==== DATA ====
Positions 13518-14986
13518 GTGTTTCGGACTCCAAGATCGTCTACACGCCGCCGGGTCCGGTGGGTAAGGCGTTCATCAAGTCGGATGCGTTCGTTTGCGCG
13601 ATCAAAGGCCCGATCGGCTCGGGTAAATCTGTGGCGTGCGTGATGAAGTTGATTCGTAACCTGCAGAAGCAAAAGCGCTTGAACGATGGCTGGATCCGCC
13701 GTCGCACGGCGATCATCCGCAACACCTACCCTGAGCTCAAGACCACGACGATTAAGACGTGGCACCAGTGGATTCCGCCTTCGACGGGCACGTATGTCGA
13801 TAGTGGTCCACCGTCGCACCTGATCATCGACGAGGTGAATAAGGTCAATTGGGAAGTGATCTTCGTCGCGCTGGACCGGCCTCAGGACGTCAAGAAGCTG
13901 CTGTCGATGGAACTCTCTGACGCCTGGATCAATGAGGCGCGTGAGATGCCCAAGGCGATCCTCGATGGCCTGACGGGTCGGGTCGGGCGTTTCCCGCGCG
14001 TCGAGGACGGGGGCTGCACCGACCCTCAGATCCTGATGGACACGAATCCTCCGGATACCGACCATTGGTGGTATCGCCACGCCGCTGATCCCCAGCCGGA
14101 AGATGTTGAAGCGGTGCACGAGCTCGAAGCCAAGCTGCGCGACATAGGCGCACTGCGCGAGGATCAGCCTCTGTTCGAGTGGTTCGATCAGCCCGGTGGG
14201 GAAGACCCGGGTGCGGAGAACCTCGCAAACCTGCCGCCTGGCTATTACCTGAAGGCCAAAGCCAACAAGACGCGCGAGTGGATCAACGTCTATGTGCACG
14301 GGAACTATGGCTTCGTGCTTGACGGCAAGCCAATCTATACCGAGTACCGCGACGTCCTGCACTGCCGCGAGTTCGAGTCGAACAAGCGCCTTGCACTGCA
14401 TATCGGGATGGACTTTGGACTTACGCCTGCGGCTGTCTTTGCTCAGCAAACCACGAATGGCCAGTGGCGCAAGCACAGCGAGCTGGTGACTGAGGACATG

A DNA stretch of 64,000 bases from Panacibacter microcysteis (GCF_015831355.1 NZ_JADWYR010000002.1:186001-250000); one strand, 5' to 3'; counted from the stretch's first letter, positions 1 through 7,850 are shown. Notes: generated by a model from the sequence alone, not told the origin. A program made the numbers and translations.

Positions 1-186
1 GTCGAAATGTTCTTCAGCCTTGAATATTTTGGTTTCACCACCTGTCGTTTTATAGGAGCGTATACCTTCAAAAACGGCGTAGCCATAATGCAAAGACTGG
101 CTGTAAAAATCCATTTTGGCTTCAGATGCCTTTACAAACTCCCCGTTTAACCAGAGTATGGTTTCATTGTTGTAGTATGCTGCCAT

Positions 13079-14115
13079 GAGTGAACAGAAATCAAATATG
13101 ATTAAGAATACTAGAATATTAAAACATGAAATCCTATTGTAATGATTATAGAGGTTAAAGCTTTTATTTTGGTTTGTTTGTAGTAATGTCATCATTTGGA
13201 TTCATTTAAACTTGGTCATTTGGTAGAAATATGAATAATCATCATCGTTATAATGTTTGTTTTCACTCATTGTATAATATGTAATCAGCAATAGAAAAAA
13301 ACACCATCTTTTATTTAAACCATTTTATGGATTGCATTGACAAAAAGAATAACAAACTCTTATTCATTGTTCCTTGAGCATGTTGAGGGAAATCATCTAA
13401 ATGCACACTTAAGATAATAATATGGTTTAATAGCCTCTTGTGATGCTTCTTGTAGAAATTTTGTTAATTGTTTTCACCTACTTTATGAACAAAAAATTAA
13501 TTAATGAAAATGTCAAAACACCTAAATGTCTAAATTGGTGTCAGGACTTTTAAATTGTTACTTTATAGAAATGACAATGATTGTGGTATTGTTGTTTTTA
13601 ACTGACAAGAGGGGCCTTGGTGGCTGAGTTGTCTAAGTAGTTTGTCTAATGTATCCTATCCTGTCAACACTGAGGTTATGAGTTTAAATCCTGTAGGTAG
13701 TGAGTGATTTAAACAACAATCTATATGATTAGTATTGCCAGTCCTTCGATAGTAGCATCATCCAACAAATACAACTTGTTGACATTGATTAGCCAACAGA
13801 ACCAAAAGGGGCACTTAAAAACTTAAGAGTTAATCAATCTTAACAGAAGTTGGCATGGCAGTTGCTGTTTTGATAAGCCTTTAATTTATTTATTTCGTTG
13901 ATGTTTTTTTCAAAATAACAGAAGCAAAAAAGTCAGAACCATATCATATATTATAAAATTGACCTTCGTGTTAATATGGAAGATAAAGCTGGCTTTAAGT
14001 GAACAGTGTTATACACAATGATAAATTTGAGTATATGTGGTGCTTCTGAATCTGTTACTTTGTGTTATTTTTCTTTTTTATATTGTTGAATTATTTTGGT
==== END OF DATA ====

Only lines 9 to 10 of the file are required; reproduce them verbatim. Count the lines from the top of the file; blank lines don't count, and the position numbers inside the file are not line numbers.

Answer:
14201 GAAGACCCGGGTGCGGAGAACCTCGCAAACCTGCCGCCTGGCTATTACCTGAAGGCCAAAGCCAACAAGACGCGCGAGTGGATCAACGTCTATGTGCACG
14301 GGAACTATGGCTTCGTGCTTGACGGCAAGCCAATCTATACCGAGTACCGCGACGTCCTGCACTGCCGCGAGTTCGAGTCGAACAAGCGCCTTGCACTGCA